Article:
The Specter of Divorce: Views from Workingand Middle-Class Cohabitors

By Miller, Amanda J.; Sassler, Sharon et al. | Family Relations, December 2011 | Go to article overview

The Specter of Divorce: Views from Workingand Middle-Class Cohabitors


Miller, Amanda J., Sassler, Sharon, Kusi-Appouh, Dela, Family Relations


Young Americans increasingly express apprehension about their ability to successfully manage intimate relationships. Partially in response, cohabitation has become normative over the past few decades. Little research, however, examines social class distinctions in how emerging adults perceive challenges to sustaining intimate unions. We examine cohabitors' views of divorce and how these color their sentiments regarding marriage. Data are from in-depth interviews with 122 working- and middle-class cohabitors. More than two thirds of respondents mentioned concerns with divorce. Working-class women, in particular, view marriage less favorably than do their male and middle-class counterparts, in part because they see marriage as hard to exit and are reluctant to assume restrictive gender roles. Middle-class cohabitors are more likely to have concrete wedding plans and believe that marriage signifies a greater commitment than does cohabitation. These differences in views of marriage and divorce may help explain the bifurcation of cohabitation outcomes among working- and middle-class cohabitors.

Key Words: class, divorce related topics, family and romantic relationships, family demography, gender differences.

Over the past several years, qualitative scholars who study the meaning of marriage in young people's lives have noted a high level of apprehension about divorce (Edin & Kefalas, 2005; Manning & Smock, 2009; Reed, 2006). Even though they are delaying marriage, today's young adults are not forgoing intimate relationships. Over the past two decades, cohabitation has become a normative living arrangement for unmarried adults (Kennedy & Bumpass, 2008; Lichter, Turner, & Sassier, 2010). In fact, many adolescents believe that living with a partner is a good way to assess compatibility for marriage (Manning, Longmore, & Giordano, 2007; Thornton & Young-DeMarco, 2001). Although recent research has begun to challenge the association between premarital cohabitation and union instability (Lichter & Qian, 2008; Teachman, 2003), various family scholars assert that cohabitation is a threat to the institution of marriage and results in higher levels of divorce (Stanley, Rhoades, & Markman, 2006; Whitehead & Popenoe, 2000). The role high rates of divorce play in shaping young adults' marital views, however, has received less attention.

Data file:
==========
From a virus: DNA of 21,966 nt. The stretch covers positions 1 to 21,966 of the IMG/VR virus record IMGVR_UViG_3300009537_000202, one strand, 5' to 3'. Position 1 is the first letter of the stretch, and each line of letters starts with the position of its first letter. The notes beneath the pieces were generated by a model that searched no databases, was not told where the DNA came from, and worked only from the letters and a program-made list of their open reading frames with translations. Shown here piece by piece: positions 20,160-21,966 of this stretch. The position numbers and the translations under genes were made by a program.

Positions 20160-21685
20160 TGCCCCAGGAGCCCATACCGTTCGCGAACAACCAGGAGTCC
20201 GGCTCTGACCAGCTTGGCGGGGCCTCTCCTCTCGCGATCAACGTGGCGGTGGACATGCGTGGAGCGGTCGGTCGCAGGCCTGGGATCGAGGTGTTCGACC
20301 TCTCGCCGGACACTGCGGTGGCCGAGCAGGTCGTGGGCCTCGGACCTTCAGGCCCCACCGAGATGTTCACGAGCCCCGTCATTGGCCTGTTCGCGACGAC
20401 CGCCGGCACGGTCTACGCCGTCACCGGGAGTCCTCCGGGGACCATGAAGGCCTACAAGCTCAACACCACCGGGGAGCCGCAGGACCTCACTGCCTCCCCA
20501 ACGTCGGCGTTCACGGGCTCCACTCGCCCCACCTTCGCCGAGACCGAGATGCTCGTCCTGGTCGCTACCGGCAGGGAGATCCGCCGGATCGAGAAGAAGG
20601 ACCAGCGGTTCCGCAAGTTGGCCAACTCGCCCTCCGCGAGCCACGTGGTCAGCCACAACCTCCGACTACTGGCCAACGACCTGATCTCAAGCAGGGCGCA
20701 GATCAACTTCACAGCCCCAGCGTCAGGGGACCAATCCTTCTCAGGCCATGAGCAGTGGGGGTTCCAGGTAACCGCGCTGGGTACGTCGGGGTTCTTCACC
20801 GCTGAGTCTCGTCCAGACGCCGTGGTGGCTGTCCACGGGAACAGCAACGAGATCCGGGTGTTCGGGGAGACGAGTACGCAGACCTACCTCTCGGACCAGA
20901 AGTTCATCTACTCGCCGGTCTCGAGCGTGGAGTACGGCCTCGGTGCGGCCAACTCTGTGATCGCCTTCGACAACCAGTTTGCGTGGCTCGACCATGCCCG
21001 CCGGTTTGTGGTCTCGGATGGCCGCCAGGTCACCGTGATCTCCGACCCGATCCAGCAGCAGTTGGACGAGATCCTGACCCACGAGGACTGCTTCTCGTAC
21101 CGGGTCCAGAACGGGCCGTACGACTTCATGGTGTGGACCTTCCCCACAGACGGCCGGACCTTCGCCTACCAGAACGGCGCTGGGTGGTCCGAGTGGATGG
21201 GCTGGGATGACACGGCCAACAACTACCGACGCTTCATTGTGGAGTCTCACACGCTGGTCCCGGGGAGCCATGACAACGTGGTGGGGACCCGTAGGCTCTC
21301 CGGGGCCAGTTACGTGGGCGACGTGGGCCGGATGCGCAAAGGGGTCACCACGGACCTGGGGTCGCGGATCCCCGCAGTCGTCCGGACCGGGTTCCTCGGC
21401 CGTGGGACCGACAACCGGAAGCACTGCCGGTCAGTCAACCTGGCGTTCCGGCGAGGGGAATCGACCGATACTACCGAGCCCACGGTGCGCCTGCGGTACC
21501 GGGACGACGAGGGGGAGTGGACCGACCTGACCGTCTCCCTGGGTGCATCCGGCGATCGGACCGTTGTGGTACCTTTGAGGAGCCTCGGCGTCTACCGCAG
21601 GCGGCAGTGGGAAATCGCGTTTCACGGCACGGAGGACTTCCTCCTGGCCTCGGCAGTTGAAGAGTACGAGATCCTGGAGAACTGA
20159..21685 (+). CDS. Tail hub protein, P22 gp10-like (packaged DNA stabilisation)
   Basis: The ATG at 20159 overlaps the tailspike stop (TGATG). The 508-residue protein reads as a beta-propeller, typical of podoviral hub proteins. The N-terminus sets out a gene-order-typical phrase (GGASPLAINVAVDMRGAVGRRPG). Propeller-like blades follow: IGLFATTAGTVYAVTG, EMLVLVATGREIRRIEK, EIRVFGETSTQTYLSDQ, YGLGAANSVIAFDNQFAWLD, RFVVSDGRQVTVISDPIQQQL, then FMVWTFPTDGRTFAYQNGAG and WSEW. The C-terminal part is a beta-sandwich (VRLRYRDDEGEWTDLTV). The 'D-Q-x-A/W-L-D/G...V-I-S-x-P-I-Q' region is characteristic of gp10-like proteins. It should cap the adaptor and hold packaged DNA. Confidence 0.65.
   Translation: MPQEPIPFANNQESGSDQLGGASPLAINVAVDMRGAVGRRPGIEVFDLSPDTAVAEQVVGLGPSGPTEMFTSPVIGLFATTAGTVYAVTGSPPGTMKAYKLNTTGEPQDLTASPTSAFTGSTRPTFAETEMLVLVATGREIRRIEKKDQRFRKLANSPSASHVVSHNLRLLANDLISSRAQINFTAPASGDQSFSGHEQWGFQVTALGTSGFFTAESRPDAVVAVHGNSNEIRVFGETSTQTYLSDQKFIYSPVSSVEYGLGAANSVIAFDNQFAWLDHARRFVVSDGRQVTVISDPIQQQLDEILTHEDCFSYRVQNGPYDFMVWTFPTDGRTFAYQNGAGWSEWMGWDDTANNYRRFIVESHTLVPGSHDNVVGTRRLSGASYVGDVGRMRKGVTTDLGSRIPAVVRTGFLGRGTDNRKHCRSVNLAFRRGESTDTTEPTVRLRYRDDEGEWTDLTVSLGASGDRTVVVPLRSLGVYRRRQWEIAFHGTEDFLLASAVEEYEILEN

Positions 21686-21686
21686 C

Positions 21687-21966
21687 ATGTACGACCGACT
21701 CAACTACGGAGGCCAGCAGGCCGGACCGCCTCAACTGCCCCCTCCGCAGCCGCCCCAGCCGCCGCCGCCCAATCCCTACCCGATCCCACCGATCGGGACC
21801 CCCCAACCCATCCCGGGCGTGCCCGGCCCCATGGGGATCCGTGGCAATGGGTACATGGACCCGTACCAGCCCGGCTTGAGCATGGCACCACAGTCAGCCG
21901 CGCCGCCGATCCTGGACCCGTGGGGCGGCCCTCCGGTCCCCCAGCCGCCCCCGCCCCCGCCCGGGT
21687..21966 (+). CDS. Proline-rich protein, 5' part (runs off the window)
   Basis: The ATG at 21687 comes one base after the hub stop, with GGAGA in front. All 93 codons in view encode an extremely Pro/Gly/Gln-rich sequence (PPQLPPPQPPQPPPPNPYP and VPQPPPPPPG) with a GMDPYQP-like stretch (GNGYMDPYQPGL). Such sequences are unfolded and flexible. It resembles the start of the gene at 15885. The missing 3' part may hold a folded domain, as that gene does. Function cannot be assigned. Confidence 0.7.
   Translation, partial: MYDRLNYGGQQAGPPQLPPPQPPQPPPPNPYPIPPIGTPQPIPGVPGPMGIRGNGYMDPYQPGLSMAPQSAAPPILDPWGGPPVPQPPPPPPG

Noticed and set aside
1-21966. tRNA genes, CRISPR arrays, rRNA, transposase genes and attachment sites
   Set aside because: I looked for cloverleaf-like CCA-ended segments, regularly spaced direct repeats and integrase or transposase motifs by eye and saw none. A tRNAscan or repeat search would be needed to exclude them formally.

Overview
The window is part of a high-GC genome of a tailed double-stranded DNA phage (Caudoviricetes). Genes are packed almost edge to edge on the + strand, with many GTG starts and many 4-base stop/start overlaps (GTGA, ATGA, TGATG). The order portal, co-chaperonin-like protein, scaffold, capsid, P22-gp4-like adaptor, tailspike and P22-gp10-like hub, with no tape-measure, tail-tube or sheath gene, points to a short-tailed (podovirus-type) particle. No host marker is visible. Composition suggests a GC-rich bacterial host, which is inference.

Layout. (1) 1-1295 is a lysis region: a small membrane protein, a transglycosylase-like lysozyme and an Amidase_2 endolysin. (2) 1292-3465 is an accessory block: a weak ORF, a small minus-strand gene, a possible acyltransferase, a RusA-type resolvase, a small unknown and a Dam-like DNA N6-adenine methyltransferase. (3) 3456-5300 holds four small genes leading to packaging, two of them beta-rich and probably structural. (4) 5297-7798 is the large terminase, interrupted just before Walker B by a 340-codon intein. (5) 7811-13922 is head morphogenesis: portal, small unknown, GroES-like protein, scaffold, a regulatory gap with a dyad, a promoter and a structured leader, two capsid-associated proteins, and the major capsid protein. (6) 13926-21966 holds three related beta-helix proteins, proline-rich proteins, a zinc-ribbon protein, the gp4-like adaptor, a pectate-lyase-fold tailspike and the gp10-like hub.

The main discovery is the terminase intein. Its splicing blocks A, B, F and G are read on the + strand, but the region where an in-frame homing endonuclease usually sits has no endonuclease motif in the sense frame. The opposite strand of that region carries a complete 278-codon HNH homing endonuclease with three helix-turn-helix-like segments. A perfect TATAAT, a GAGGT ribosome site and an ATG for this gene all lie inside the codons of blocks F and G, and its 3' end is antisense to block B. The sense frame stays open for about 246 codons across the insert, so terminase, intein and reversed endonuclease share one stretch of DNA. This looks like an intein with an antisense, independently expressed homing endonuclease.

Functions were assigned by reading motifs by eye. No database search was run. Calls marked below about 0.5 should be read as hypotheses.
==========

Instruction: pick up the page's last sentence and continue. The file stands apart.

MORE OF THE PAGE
Young Americans increasingly express apprehension about their abilities to form enduring marital unions. Thornton and YoungDeMarco (200 1 ) noted that 36.7% of female high school seniors and 43.1% of their male counterparts interviewed in the late 1990s thought it was uncertain or unlikely that they would stay married to the same person if they got married. Such concerns about marital instability are not unwarranted. Perhaps half of first marriages initiated in the 1980s are expected to end in divorce (Raley & Bumpass, 2003). On the basis of this evidence, it is not surprising that contemporary young adults are wary of entering into marriage and that many think it advisable to first live with the person they might marry as a way to "test drive" the relationship (Manning et al., 2007; Manning & Smock, 2009; Thornton & YoungDeMarco, 2001).

Even as rates of marital disruption have stabilized, social class disparities in the likelihood of experiencing marriage and divorce have widened. Those who are college educated are now more likely to get married than their less-educated counterparts (Goldstein & Kenney, 2001; Goodwin, Mosher, & Chandra, 2010; Taylor, Fry, Velasco, & Dockterman, 2010). This holds true whether or not the couple cohabited prior to marriage (Goodwin et al., 2010; Lichter, Qian, & Mellott, 2006; Taylor et al., 2010). Further, divorce has decreased significantly among women with 4-year degrees at the same time that rates of marital disruption increased for less educated women (Martin, 2006). Although little is known about the potential role that cohabitation plays in social class disparities in relationship transitions, new research has begun to explore this gap in the research. …

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